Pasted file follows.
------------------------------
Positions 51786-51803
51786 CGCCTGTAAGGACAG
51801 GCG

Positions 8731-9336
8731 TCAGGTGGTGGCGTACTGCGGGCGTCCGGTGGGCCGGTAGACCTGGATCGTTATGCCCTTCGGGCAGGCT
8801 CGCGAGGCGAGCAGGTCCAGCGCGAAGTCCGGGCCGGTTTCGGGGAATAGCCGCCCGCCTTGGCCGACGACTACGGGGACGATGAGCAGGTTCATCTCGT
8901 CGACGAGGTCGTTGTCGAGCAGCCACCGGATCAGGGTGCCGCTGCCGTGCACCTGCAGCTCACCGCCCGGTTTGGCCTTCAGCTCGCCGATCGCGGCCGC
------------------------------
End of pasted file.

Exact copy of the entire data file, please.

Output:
Positions 51786-51803
51786 CGCCTGTAAGGACAG
51801 GCG

Positions 8731-9336
8731 TCAGGTGGTGGCGTACTGCGGGCGTCCGGTGGGCCGGTAGACCTGGATCGTTATGCCCTTCGGGCAGGCT
8801 CGCGAGGCGAGCAGGTCCAGCGCGAAGTCCGGGCCGGTTTCGGGGAATAGCCGCCCGCCTTGGCCGACGACTACGGGGACGATGAGCAGGTTCATCTCGT
8901 CGACGAGGTCGTTGTCGAGCAGCCACCGGATCAGGGTGCCGCTGCCGTGCACCTGCAGCTCACCGCCCGGTTTGGCCTTCAGCTCGCCGATCGCGGCCGC